The Movement of Asylum Seekers in Ireland (MASI) has voiced concerns over the well-being of asylum seekers in direct provision here and say they are being placed in a situation where social distancing is impossible to observe.
Earlier this month, MASI asked members of the public to email Minister Charlie Flanagan to ask for asylum seekers in Direct Provision to be protected by ensuring they are able to observe all the Health Service Executive guidelines on social distancing and self-isolation.
The organisation claims there are disparities in the way each centre is responding to the COVID-19 pandemic.
It said some centres have ceased all congregating in canteens at meal times while others continue as normal with the addition of Covid-19 notices on the walls.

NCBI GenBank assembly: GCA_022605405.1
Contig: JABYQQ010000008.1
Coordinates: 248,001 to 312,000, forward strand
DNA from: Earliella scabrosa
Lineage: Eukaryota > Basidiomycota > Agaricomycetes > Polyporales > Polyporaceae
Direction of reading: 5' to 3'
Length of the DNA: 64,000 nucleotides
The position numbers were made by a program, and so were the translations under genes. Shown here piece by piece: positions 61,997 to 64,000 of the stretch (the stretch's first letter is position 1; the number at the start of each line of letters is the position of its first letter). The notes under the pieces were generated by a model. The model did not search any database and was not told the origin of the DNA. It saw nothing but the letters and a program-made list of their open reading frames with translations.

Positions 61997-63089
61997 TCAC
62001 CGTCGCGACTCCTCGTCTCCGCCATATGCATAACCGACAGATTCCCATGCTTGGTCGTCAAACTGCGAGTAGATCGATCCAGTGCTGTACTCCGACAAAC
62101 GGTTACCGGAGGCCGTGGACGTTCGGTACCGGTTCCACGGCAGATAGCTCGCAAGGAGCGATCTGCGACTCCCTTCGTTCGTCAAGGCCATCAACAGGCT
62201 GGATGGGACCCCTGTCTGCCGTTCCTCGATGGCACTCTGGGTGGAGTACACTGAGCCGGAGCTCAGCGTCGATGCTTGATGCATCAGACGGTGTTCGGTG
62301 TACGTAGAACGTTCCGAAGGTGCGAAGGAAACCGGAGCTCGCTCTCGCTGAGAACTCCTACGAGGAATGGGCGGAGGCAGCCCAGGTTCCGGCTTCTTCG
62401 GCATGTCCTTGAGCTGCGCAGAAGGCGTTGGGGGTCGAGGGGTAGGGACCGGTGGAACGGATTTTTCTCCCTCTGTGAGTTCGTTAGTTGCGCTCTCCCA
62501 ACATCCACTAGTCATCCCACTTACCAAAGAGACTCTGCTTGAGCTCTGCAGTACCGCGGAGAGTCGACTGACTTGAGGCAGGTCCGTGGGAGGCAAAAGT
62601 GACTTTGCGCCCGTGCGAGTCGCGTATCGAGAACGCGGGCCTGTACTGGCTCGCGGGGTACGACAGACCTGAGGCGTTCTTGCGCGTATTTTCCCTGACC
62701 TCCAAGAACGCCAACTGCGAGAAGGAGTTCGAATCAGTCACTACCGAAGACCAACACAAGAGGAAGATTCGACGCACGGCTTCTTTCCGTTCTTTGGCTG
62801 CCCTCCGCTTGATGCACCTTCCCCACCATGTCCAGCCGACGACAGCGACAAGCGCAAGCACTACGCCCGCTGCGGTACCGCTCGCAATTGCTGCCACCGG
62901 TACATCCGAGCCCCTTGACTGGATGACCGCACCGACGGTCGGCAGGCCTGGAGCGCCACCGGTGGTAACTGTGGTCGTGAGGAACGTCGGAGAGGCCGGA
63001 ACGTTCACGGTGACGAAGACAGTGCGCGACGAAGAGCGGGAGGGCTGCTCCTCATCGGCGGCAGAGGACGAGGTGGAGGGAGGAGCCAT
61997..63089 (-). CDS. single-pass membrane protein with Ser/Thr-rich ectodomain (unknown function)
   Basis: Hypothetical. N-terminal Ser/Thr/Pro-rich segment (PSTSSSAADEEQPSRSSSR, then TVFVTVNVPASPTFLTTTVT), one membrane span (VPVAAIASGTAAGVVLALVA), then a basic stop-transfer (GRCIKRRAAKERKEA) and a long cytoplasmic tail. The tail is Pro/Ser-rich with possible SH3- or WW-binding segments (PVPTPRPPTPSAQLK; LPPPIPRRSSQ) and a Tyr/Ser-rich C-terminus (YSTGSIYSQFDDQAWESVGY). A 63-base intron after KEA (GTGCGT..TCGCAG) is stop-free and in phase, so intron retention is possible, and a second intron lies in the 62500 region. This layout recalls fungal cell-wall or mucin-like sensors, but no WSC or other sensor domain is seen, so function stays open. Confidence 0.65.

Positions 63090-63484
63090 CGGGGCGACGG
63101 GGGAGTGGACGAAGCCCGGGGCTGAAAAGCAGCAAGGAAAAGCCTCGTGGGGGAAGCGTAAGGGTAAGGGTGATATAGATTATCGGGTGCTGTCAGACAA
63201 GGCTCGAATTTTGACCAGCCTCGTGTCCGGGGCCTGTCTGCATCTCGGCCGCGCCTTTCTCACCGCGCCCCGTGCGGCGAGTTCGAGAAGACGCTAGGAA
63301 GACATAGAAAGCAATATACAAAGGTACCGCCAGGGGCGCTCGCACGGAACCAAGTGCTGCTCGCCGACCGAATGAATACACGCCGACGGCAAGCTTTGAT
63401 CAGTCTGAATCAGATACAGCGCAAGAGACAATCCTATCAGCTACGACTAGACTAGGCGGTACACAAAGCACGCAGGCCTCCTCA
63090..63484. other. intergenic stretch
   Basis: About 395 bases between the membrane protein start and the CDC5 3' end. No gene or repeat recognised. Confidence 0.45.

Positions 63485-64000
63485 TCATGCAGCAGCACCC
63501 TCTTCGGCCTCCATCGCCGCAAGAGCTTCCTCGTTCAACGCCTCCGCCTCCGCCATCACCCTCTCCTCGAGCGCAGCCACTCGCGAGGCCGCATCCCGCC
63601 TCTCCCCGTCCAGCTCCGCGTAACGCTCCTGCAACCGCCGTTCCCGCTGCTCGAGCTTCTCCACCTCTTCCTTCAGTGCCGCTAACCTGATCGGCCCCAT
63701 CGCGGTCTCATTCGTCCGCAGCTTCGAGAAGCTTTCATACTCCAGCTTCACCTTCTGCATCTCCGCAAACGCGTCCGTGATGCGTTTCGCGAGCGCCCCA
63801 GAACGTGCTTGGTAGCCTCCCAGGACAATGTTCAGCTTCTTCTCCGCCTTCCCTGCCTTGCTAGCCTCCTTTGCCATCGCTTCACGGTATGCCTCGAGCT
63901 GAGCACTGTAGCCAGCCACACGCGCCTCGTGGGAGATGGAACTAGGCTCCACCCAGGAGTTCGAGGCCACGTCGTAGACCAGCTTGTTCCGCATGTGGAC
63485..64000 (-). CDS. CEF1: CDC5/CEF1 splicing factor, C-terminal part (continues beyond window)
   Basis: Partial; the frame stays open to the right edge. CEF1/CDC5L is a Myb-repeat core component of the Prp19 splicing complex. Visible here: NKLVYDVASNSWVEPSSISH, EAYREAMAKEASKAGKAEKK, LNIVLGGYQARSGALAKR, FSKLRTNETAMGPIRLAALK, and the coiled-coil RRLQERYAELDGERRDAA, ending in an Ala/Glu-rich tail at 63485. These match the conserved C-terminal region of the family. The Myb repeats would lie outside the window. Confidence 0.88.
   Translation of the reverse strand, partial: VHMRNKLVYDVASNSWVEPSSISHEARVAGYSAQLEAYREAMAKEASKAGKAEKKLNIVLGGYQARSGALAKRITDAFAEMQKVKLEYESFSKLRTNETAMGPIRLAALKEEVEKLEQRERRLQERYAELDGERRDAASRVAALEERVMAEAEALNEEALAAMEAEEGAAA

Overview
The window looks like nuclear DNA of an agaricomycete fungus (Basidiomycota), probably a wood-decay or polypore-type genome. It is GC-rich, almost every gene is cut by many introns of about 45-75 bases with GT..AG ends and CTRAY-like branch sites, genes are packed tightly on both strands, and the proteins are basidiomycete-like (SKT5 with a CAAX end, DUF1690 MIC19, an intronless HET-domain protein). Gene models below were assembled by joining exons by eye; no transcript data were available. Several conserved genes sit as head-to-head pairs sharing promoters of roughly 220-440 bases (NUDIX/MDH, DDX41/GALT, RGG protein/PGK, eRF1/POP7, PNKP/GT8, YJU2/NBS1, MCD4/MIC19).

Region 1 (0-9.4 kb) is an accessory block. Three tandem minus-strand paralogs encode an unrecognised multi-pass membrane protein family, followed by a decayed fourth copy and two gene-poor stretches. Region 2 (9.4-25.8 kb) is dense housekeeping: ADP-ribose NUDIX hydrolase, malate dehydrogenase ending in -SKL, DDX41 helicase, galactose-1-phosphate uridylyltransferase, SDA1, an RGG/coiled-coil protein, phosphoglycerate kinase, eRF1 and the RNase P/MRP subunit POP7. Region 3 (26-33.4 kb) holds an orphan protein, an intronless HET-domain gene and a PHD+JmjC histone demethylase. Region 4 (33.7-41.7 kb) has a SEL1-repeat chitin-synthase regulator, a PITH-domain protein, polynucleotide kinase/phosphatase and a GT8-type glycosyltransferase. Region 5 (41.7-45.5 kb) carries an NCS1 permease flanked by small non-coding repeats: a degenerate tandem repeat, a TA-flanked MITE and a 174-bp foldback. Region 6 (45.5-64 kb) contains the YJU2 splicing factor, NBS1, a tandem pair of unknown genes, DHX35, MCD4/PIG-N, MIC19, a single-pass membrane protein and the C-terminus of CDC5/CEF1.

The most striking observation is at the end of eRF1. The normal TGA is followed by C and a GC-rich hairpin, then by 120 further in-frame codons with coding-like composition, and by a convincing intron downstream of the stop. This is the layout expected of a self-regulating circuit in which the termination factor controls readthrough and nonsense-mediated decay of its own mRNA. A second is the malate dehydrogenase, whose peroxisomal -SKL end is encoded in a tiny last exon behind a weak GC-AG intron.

It also said asylum seekers are still sharing bedrooms, which it described as “an untenable situation”.
In a statement, the organisation said it was not surprised to learn that an asylum seeker in a hostel styled Direct Provision centre contracted the virus, but was pleased to hear that he is doing well.
“Asylum seekers around the country are following news and updates from the Health Service Executive on what measures they can take to protect themselves and people around them from the Covid19 pandemic. The guidelines were also posted on notice boards in Direct Provision centres and efforts were made to translate them into some foreign languages,” a spokesperson for MASI said in a statement.
“However, the HSE posters on social distancing are useless to an asylum seeker sharing a tiny bedroom with a stranger or as many as seven other strangers, having to use communal bathrooms and congregate in a canteen for meals three times a day,” the statement said.
It is calling on public representatives to take steps to protect asylum seekers.